Whether he was composing love letters, speeches, or legal arguments, words mattered to Abraham Lincoln. An admirer and avid reader of Byron, Burns, and Shakespeare, Lincoln was the most literary of our presidents. His views on love, liberty and human nature were all shaped by his reading and knowledge of literature.
Kaplan explores Lincoln's life through his use of language as a vehicle for complex ideas and feelings and as an instrument of persuasion and empowerment. Like the other great canonical writers of American literature - a status he is gradually attaining - Lincoln had a literary career that is inseparable from his life story.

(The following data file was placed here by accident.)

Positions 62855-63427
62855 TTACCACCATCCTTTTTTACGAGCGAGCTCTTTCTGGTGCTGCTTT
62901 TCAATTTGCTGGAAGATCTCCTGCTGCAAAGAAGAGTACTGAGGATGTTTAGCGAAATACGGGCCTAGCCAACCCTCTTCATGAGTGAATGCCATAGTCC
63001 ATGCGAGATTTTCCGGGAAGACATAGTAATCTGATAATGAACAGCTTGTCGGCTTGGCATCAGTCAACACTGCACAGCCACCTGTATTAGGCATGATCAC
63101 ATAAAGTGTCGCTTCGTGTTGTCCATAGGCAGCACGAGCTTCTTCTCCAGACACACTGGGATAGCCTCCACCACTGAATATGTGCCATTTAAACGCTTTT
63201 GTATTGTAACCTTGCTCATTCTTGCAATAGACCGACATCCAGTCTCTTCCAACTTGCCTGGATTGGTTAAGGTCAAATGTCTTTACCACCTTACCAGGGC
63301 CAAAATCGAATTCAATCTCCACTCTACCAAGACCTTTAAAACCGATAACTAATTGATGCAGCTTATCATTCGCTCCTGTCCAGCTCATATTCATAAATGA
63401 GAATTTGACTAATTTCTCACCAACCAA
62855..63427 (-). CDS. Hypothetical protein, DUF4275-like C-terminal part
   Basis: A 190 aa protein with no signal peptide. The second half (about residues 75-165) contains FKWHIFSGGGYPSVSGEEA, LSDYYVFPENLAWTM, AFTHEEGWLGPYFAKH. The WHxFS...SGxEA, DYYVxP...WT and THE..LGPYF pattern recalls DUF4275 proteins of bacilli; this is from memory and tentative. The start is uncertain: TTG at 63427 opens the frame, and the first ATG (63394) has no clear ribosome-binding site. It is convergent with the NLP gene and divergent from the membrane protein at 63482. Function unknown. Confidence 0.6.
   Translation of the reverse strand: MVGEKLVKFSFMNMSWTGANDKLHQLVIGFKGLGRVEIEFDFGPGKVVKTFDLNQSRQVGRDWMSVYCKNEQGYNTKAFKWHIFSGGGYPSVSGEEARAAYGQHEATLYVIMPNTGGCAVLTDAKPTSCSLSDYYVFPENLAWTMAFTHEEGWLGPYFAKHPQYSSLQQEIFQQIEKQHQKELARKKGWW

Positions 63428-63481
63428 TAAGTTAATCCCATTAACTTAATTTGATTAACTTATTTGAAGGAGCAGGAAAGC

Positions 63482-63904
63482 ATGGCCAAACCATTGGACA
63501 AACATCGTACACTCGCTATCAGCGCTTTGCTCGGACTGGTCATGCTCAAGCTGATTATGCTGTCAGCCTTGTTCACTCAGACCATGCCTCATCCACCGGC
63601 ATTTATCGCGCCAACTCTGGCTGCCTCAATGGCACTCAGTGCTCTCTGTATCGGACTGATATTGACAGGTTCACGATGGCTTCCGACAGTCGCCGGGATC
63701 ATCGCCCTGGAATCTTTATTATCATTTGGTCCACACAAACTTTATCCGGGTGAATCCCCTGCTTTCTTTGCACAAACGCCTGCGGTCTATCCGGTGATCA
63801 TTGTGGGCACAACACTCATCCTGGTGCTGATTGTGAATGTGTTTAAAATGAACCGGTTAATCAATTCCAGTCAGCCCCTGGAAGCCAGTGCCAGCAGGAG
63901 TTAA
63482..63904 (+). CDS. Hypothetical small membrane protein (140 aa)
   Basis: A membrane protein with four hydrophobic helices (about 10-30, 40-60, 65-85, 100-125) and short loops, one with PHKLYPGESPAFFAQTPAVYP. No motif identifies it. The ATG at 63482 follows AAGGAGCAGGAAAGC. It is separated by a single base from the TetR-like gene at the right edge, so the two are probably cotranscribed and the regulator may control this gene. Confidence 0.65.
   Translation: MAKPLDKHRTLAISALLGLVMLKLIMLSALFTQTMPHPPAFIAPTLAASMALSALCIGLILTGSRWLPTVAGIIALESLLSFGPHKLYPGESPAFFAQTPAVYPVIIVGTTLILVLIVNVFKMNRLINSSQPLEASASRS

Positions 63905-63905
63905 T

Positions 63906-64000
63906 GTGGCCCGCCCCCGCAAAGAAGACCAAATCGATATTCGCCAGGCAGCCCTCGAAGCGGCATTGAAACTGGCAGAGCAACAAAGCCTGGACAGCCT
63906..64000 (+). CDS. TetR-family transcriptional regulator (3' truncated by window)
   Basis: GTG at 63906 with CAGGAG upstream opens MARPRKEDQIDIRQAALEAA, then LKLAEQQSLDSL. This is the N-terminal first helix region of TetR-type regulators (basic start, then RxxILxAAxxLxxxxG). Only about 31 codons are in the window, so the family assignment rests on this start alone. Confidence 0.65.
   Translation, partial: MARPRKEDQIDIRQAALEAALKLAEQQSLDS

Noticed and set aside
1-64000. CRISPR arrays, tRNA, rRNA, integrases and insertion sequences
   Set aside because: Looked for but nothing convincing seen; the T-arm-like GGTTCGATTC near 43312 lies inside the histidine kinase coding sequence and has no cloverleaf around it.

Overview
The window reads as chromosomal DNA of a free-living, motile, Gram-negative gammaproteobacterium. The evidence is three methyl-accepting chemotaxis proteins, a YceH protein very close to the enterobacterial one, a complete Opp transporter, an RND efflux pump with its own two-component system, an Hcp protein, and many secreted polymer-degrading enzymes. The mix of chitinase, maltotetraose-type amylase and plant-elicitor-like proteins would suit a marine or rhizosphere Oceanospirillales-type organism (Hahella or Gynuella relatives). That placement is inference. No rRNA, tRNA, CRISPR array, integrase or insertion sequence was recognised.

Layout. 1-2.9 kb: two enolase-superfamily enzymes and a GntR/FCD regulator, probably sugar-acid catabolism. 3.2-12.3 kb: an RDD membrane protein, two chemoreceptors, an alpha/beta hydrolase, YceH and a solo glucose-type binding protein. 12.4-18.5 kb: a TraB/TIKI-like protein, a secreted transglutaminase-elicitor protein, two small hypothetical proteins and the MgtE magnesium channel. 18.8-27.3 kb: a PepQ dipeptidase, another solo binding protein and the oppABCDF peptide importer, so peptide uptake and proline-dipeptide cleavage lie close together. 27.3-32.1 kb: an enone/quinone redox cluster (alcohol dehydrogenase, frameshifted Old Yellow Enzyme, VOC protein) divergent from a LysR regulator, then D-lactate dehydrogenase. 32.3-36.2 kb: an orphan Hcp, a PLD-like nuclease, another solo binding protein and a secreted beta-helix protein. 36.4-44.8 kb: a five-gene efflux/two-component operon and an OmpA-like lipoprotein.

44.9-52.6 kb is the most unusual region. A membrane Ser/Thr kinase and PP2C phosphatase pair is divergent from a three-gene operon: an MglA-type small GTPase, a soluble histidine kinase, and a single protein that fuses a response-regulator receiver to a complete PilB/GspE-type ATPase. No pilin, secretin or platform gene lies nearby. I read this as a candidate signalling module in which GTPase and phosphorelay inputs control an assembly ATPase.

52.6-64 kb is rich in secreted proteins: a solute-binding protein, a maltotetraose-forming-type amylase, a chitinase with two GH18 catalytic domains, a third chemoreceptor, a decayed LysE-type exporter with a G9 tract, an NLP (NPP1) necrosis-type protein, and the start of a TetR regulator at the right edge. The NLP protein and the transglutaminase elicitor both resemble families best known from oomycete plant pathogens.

Kaplan focuses on the elements that shaped the form of Lincoln's mental and imaginative world: how his use of language molded his identity, relationships, and career; and how it simultaneously generated both the distinctive political figure he became and the public discourse of the nation.
Since Lincoln, no president has written his own words and addressed his audience with equal and enduring effectiveness. Kaplan's unique account of Lincoln's life and career highlights the shortcomings of the modern presidency and reminds us that the effective and honest use of language is a necessity for a successful democracy. Download and start listening now!